Maybe you thought your Section 1782 line of business sustained a death blow in June at the hands of the US Supreme Court [ZF Automotive US, Inc. v. Luxshare, Ltd., 142 S.Ct. 2078]. But do not despair! I’m here to boost your spirits and maybe your revenue stream. (And to entertain the rest of you, as always).
As most of you know by now, in the ZF case the Court held that neither of two different types of international arbitration tribunals qualifies as “foreign or international tribunal” under Section 1782, and that federal judicial assistance to gather evidence in the USA for use in such tribunals is not available. One was a Tribunal in a private arbitration administered by the DIS in Berlin (for simplicity’s sake, think of DIS as the German equivalent of the ICDR). The other was a investment arbitration tribunal constituted under a bilateral investment treaty that gave investors of a State party to the treaty four dispute resolution options, the one adopted by the Claimant investor having been ad hoc arbitration under UNCITRAL Rules.
Many if not most private commercial and BIT-based investment arbitration tribunals would seem to be covered by the holding and rationale of the ZF case that they do not carry our a foreign or international governmental function. Hence the widespread perception that the 1782 spigot for US-based evidence has been turned off.
But wait. What about all those arbitrations that are accompanied by or preceded by judicial proceedings, pending or contemplated, before domestic courts of the State embracing the arbitral seat that are , without any doubt, “foreign tribunals” within the meaning of Section 1782? The entire dispute, or a branch of it, might be before a court, despite the arbitration clause, with a motion to compel arbitration not yet decided. There might be a lawsuit pending over a genuinely non-arbitrable subject that the arbitration clause carves out. There might be a pending or contemplated application for judicial interim relief. Or a vacatur proceeding on a partial final award. Or a criminal complaint filed by a party to the arbitration against one or more persons who are involved in the arbitration – especially in civil law countries where in the initiation of criminal process by the alleged victim’s filing of a case is a familiar practice.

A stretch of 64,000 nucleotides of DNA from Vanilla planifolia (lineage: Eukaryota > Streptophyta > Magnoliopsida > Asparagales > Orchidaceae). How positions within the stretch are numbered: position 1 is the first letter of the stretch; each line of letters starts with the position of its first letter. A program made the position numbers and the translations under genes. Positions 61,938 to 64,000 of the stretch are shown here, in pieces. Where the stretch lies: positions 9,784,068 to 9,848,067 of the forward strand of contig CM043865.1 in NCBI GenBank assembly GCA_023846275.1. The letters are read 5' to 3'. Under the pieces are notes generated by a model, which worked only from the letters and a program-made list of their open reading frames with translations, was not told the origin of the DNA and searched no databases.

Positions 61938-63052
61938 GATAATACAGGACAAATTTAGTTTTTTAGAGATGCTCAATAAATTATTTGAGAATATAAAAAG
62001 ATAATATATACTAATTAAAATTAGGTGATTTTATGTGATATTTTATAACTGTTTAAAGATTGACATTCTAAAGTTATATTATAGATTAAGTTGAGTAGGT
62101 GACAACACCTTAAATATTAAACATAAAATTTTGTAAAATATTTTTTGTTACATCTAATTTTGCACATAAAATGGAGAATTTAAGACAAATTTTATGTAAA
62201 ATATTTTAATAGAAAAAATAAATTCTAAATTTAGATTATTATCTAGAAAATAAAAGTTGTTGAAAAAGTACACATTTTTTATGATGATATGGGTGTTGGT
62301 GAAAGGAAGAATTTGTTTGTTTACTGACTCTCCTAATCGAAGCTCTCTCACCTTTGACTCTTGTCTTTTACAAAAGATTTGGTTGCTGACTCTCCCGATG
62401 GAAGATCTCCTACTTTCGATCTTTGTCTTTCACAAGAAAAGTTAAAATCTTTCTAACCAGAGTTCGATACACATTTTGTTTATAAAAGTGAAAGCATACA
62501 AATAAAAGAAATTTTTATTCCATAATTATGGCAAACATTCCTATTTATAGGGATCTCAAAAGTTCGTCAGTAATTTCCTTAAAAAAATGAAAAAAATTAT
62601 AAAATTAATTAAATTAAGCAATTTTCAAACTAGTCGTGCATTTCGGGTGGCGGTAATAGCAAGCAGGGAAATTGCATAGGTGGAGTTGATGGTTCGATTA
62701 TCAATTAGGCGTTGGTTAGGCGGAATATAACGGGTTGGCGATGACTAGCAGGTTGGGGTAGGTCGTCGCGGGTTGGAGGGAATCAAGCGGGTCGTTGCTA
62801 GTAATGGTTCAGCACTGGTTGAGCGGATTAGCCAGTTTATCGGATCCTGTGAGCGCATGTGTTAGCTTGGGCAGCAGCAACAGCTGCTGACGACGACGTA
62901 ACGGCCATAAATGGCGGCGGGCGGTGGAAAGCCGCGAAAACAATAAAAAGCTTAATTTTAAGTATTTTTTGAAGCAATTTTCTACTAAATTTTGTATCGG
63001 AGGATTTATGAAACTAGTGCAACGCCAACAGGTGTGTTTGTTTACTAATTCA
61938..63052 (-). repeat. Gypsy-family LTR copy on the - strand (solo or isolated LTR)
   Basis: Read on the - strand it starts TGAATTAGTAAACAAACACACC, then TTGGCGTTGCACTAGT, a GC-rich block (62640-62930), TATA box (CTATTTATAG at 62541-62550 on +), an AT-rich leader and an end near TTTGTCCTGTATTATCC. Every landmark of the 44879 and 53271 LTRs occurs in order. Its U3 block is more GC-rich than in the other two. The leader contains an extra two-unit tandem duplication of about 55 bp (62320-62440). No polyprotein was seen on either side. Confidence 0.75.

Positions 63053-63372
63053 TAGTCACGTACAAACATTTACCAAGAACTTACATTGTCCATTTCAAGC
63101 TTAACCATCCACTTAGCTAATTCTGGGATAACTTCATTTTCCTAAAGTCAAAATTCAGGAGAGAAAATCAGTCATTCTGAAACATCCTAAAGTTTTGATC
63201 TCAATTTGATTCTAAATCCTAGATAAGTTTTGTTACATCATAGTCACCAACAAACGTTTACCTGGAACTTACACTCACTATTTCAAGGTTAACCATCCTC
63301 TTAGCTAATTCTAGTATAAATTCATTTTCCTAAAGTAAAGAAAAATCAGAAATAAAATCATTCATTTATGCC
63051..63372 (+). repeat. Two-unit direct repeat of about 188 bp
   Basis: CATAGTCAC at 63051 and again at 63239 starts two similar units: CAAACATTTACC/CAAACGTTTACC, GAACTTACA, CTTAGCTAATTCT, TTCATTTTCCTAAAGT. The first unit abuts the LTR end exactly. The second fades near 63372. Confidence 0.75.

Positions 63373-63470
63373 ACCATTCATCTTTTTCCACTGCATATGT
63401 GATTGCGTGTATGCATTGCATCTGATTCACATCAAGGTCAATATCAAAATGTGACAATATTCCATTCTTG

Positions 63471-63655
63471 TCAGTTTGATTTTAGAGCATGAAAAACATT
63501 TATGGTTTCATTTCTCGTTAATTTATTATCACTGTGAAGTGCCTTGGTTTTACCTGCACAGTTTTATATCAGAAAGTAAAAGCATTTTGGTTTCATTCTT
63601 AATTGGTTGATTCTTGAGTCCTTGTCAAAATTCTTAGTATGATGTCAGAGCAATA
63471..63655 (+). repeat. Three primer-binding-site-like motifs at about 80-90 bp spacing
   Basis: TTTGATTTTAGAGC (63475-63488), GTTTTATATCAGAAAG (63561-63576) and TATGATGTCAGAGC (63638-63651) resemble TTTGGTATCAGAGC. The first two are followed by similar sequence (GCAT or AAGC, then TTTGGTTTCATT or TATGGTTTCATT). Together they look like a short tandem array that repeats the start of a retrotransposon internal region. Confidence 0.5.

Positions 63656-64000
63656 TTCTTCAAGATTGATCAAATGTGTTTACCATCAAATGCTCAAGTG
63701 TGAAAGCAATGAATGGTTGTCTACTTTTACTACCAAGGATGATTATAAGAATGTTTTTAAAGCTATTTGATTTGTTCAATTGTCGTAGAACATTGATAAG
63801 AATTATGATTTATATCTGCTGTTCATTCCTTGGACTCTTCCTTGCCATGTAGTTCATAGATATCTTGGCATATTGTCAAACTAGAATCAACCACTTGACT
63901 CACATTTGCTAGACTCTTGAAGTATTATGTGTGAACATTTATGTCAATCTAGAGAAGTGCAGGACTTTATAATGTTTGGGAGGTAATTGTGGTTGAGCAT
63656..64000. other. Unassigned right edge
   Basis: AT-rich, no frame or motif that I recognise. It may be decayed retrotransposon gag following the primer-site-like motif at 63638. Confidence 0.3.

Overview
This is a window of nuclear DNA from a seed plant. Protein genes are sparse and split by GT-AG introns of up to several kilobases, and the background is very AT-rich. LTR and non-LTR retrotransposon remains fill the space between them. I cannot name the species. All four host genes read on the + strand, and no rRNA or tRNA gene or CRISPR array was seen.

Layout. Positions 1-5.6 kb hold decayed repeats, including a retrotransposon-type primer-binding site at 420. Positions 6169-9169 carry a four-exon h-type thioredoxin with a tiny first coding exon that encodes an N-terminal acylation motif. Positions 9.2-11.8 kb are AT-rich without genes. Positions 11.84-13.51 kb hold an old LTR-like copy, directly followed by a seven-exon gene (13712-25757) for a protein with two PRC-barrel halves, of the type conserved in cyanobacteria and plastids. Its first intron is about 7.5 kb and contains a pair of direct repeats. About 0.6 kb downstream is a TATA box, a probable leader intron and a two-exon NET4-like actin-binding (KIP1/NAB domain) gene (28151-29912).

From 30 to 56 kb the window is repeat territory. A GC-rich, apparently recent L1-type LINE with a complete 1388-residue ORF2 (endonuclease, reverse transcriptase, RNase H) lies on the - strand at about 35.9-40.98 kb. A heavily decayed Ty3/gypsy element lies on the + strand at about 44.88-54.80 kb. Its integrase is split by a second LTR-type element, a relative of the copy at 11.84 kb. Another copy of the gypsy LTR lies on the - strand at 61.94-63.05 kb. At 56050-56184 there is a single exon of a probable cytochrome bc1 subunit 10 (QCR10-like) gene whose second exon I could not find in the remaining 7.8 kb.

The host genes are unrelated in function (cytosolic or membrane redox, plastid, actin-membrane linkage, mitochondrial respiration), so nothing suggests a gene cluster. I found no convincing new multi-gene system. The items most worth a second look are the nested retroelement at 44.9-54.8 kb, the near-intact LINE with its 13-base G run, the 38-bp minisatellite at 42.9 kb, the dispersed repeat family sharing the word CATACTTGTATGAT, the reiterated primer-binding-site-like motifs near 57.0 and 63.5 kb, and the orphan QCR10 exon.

Will the application of Section 1782 to such parallel proceedings be the new frontier of arbitration-related 1782 litigation in US courts? We do now have at least one case in point, from a federal district court in Northern California – and yes, this case, and not my fertile imagination, planted the seed blossomed here into this Post. So let’s talk about the case. You can also read it. In Re Bureau Veritas, 2022 WL 3563773 (N.D. Cal. Aug. 17, 2022).
From the District Court’s opinion granting in part the Petitioners’ ex parte 1782 application, we learn that (1) Petitioners are Brazilian companies that acquired a competitor in 2015 by acquiring the equity interests of its controlling shareholders, also Brazil citizens, who agreed to stay on as consultants and signed non-solicitation and non-compete covenants; (2) the disputes arise from these consultants having allegedly diverted business away from Petitioners and into the coffers of a competitor in which they also have interests – the competitor being a Brazil operating entity controlled by a Delaware LLC whose founding members reside in Northern California, and (3) there were three pending proceedings for which evidence in the form of deposition testimony from the Northern California-resident individuals was sought, all of them commenced by Petitioners : two actions in courts in Brazil, one civil and one criminal, and an ICC arbitration, all of them naming the consultants as respondents and all arising – at least in substantial part – from the consultants’ alleged breaches of their non-compete and non-solicitation covenants.